5 of My Favorite Natural Arches in Kentucky

Kentucky is just packed full of natural arches. In fact, it’s ranked either second or third in the United States for the most natural arches. We are behind only Utah and possibly Arizona. East of the Mississippi, however, we are ranked number one! 

That means that there are hundreds (if not thousands) of natural arches to be seen in the state! Many of these are off designated trails and seldom visited. It’s up to the intrepid explorer to put in the time, energy, and research to find these hidden treasures. In this spirit of exploration, I’m not going to spoil the locations of these arches here. I’ll leave that up to you 😉 

So, without further ado, here are my five favorite natural arches in Kentucky that I’ve found so far!

5. Daylight Twin Arches

The westernmost (and largest) portion of the Daylight Twin Arches.

The westernmost (and largest) portion of the Daylight Twin Arches.

We’ll start this list off with a pair of arches that are incredibly easy to find and get to; the Daylight Twin Arches. Located along a forest service road in Laurel County, Kentucky, you can’t get much easier than these two arches! 

Pictured here is the western arch of the twin arches. It is the larger and, in my opinion, more photogenic of the two arches. This is a great way to start off one’s arch-hunting career. 

4. Castle Arch

Castle Arch, located within the Red River Gorge Geological Area.

Castle Arch is one of those arches in the Red River Gorge that isn’t particularly hard to find, but it is a pretty good workout to get to. Reaching this impressive arch requires a thigh-burning, off-trail climb up some pretty steep terrain.

As a bonus, it’s possible to scramble up to the top of this arch and get a pretty great view!

3. Phalanx Arch

This was pretty lucky timing with a horseback rider passing right under the arch! It gives a great perspective on the size of this thing.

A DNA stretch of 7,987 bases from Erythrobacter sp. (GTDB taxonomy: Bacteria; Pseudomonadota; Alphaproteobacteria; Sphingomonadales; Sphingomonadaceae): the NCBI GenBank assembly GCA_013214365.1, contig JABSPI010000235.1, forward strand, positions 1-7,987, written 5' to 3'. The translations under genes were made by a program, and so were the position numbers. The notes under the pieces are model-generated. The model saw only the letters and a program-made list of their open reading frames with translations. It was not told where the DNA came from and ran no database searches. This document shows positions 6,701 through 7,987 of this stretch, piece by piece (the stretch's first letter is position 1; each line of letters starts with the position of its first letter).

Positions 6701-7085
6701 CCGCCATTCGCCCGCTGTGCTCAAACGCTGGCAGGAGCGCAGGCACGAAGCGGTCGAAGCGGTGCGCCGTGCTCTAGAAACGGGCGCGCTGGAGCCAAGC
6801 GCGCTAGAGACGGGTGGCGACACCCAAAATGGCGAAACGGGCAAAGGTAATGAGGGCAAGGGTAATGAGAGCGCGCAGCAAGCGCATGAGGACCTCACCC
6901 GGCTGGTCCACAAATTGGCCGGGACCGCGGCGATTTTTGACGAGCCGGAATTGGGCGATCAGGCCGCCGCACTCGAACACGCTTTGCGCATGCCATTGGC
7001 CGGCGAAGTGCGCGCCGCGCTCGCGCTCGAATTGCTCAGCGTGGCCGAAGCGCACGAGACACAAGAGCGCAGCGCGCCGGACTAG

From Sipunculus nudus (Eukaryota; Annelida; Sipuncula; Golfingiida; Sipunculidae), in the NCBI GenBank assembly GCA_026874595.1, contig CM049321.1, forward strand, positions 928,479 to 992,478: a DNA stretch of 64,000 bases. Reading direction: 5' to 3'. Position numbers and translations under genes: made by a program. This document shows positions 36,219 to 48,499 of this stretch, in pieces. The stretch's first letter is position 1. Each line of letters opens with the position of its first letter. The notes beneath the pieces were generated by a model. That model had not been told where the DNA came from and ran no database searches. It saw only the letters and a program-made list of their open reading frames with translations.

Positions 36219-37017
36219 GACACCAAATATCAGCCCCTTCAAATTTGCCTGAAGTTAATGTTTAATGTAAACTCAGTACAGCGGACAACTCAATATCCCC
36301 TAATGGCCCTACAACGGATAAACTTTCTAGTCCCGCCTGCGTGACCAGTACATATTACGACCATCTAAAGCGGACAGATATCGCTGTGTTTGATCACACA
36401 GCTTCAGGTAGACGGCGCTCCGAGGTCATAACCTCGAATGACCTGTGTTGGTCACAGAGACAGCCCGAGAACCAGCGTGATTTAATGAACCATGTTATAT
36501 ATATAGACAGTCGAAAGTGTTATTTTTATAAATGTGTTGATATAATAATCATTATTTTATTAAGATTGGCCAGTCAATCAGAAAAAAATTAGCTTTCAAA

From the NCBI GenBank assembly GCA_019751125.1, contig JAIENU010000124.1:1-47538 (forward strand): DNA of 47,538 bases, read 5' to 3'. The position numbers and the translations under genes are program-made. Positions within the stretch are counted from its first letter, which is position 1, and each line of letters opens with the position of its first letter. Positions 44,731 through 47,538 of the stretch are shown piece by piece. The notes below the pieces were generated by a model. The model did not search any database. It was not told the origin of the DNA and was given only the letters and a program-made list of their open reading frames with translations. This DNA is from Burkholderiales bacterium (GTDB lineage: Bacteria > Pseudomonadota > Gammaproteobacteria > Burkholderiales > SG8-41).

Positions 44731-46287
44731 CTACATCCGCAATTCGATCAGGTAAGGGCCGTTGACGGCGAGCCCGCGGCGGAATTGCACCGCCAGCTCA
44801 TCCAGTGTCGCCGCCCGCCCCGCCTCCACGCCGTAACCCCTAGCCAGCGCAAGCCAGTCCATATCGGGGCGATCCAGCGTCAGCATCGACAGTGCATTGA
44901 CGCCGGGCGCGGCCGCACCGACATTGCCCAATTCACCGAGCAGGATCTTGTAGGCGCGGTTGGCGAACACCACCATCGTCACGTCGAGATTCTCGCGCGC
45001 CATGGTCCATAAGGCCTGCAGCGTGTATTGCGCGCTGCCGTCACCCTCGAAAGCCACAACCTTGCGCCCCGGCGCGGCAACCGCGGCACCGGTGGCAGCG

Phalanx Arch is easy to get to, but it’s not so easy to find its location. It’s a bit of a local secret. If you can manage to find the location, however, it’s well worth a visit. There’s also a plethora of other arches in the area! 

2. Bolton Twin Arches

The eastern (and larger) portion of the Bolton Twin Arches.

This is another easy arch to reach, but it can be somewhat challenging to find its location online. It’s a pretty neat little natural wonder, with two arches appearing side-by-side. Pictured here is the eastern arch, which is the larger of the two arches. 

1. Skyview Arch

Skyview Arch is a hidden gem in the Red River Gorge.

I’ll finish this countdown with my personal favorite arch that I’ve been to so far; Skyview Arch. This is one of the last remaining spots in the Gorge that truly few people know about (though there are certainly other, more secluded areas). 

Despite being located near a very heavily trafficked area, this arch is seldom visited and I saw few to no signs of other visitors during my visit. 

It’s not necessarily easy to reach this arch either. It requires a semi-sketchy scramble to get down to it. There is virtually no trail to it, though sharp-eyed individuals should be able to spot a very faint path where a few people have passed before. 

Bonus: Sampson’s Pillar 

Okay, so I couldn’t resist throwing in one more bonus arch. What can I say? I just love them all!

Samson’s Pillar is located off a forest service road in McCreary County. It’s seldom visited and you won’t find much mention of it online. Reaching it wasn’t particularly easy either. It required going up a formidable hill, only to have to scramble down the other side. 

Despite the work required to find and visit this arch, it’s really pretty impressive! It’s a unique example of a pillar-type arch. Samson’s Pillar is certainly one of the more unique arches I’ve had the pleasure of visiting! 

Just the Tip of the Iceberg

So, there you have it, 5 (plus a bonus) of my favorite arches in Kentucky. While these are some of my favorites, this is only the tip of the iceberg. Recall that earlier I stated there are potentially thousands of arches in the Bluegrass. This means that there are so many more arches out there to see.

I personally look forward to many more years of arch-hunting in my home state. I hope this list has inspired you to get out there and start exploring! 

To wrap this discussion up I’d like to ask a question: What are your favorite Kentucky arches? Let me know in the comments below! Also, if you enjoyed this list and the photos presented here, I encourage you to check me out on Instagram (@SerialPhotog). That’s how you can keep up with all my latest adventures! 

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